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Republicans press on with concerns about expanding Medicaid in Missouri

Republicans press on with concerns about expanding Medicaid in Missouri

Missouri ends first legislative session during COVID-19

Missouri state representatives assemble on the House floor on Friday, May 15, 2020, during the final day of the legislative session in the Missouri capitol in Jefferson City. Photo by Christian Gooden,

JEFFERSON CITY — Republican lawmakers Tuesday tried to poke holes in multiple reports that say expanding Medicaid could actually result in savings to the state.

In a hearing of the House Budget Committee, the GOP-led arguments came as voters are set to decide on Aug. 4 whether to expand the federally subsidized health care program for the poor after a decade of repeated rejections by the Republican-controlled Legislature.

“We need to try to understand what we’re getting into,” said Rep. Cody Smith, R-Neosho, who chairs the budget panel.

Supporters of the constitutional amendment, including the GOP-leaning Missouri Chamber of Commerce and Industry, hospitals, doctors and other health care professionals, are calling on voters to bypass Republican opposition to expansion.

Medicaid is a joint state-federal welfare program that provides coverage for many low-income people, including children, seniors and those with disabilities. The 2010 Affordable Care Act expanded it to all adults under 65 who make less than 138% of the federal poverty line, though a 2012 U.S. Supreme Court ruling made expansion optional for the states.

Missouri is among 14 states that rejected the expansion idea.

The federal government currently covers about 65% of Medicaid costs, while the rest comes from the state. But populations covered under Medicaid expansion would have 90% covered by federal funding.

Republicans, including Gov. Mike Parson, have argued the state cannot afford a larger Medicaid program.

Smith raised questions about whether a fiscal analysis completed over a year ago by Democratic State Auditor Nicole Galloway needed to be updated because of the effects of the coronavirus.

“We’re being impacted by a pandemic,” Smith said, suggesting that job losses could result in more people qualifying for the program.

The note suggests the expansion will either save $1 billion or cost $200 million.

Paul Harper, an attorney for the auditor’s office, said there is no legal process available to update the fiscal analysis to reflect any potential increase in the number of people seeking health care.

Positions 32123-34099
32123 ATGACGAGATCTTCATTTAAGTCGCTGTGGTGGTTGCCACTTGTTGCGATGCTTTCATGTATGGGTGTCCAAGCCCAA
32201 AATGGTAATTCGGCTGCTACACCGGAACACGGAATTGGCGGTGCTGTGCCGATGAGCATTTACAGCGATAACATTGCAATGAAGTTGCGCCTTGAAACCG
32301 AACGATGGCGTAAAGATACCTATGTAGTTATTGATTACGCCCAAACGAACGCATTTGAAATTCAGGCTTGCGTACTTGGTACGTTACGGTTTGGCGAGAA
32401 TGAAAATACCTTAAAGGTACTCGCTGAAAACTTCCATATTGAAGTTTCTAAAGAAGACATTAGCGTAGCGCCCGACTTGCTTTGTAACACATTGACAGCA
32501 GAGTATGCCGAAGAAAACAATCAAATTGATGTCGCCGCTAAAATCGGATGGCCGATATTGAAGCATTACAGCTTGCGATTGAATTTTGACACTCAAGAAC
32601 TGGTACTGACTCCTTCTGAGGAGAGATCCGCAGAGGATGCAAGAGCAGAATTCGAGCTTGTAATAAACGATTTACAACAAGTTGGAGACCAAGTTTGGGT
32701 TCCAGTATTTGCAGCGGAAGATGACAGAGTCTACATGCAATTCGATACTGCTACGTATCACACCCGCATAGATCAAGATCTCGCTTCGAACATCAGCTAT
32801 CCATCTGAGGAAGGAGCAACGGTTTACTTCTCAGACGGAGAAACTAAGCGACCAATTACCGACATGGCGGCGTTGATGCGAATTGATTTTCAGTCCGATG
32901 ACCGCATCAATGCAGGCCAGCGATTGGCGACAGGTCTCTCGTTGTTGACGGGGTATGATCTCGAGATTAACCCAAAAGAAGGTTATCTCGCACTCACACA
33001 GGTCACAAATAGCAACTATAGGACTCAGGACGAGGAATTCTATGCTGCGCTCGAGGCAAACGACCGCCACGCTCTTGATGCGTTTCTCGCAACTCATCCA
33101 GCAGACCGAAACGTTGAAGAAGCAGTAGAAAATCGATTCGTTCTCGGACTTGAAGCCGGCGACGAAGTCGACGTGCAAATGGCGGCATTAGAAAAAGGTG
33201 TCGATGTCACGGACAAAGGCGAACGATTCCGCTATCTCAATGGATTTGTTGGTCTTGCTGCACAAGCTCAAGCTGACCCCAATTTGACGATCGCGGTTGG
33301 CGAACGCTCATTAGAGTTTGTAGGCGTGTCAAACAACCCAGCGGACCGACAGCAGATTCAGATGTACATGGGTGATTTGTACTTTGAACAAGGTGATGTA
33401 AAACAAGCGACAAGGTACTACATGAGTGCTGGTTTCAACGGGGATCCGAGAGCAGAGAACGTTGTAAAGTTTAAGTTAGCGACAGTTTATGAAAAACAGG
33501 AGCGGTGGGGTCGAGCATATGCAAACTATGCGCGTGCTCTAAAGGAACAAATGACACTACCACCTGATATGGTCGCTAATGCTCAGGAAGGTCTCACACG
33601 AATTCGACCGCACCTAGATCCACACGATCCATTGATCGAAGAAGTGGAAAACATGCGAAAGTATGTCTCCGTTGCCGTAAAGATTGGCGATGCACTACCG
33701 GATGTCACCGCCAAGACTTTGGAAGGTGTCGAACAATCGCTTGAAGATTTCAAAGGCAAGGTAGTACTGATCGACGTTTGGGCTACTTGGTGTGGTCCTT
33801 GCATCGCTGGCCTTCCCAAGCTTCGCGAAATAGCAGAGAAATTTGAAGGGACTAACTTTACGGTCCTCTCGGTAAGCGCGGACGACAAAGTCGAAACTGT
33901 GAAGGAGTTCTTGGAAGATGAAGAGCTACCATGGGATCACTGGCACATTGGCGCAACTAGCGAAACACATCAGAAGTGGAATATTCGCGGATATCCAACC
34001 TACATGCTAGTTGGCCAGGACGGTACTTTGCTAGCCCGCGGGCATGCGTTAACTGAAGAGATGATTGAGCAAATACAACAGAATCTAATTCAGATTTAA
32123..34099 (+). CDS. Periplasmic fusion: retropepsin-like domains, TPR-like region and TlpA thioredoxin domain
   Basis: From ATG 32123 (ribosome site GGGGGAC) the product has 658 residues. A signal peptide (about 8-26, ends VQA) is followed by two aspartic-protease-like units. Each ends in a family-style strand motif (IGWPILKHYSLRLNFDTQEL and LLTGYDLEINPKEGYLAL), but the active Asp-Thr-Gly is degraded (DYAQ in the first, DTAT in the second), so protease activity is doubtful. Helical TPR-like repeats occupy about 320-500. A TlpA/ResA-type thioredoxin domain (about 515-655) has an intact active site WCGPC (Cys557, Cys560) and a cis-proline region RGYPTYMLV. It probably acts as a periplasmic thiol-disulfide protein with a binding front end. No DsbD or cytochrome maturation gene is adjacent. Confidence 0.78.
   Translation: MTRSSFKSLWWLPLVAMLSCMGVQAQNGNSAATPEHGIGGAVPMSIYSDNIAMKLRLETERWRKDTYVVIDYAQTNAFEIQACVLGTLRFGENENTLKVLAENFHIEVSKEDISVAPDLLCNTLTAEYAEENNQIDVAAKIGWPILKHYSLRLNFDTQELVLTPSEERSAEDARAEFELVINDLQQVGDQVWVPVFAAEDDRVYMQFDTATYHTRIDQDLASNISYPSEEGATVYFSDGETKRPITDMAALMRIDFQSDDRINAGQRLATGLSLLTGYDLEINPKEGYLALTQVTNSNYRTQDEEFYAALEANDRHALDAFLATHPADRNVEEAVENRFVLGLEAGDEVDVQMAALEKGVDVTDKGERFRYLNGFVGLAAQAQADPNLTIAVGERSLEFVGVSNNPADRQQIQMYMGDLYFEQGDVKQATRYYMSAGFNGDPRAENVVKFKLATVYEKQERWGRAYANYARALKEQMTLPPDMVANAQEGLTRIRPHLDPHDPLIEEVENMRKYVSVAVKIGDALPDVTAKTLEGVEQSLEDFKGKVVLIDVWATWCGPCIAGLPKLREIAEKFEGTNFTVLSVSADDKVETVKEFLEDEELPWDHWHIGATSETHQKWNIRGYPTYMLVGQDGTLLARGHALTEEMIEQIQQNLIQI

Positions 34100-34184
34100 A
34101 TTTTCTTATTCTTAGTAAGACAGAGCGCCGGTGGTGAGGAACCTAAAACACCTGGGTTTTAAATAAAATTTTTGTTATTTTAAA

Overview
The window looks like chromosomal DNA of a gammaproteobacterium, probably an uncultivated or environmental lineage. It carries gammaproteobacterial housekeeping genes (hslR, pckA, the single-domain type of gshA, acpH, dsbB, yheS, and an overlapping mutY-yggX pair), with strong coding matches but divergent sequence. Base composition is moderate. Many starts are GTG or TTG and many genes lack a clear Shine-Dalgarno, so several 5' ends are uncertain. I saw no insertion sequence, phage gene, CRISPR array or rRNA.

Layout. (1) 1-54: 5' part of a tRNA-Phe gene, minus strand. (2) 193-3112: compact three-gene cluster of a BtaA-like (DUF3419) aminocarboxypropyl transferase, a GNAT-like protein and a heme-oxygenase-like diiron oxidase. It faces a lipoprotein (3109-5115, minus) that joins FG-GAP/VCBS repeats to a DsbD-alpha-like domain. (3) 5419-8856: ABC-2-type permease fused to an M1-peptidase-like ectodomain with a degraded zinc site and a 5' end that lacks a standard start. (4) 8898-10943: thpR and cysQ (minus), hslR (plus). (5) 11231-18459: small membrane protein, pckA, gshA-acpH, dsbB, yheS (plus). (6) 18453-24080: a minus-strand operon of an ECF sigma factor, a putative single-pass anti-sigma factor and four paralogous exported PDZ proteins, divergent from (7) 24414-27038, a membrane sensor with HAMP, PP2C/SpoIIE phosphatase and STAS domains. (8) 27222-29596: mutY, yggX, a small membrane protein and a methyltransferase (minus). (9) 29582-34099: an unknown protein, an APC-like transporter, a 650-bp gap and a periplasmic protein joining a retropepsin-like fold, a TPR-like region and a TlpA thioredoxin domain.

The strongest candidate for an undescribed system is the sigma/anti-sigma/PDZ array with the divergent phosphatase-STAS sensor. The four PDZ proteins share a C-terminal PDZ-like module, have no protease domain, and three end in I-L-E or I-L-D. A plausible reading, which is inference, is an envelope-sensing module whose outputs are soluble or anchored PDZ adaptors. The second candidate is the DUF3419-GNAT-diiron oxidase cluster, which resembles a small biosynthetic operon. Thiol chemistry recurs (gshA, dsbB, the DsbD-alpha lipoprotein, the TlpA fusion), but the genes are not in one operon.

Harper also said the auditor’s office is not taking a position on the veracity of the fiscal note, which was created by asking state agencies and other units of government to submit their estimates to the auditor’s office.

“Case law is clear. We are not to weigh in on that debate,” Harper said.

Despite that position, Republican lawmakers grilled the Democratic auditor’s office in an attempt to determine if the fiscal note contained any hints of bias.

“It seems to me it’s not the best process. It seems like we’re going off a lot of hunches and guesses,” said Rep. Dirk Deaton, R-Noel.

Rep. Curtis Trent, R-Springfield, said the financial effects of expansion could be “catastrophic.”

Smith asked if the employees who created the report were biased because Galloway, a Democrat running for governor, favors expansion, while her likely opponent, Gov. Mike Parson, opposes it.

Harper said the employees have more than 20 years of experience in the office and have worked for both Democrat and Republican auditors.

Other reports have cited savings.

An analysis by the Washington University-based Center for Health Economics and Policy, found that expansion would save the state an estimated $39 million.

The analysis says about 231,000 adults and 40,500 children would be added to the rolls, costing the state $118 million.

But, that additional cost would be offset by reductions in the rolls elsewhere, as well as an increase in tax revenue because of a boost in spending on health care services. Supporters also say the increase in federal money flowing to doctors, hospitals and other providers could spur the creation of thousands of jobs.

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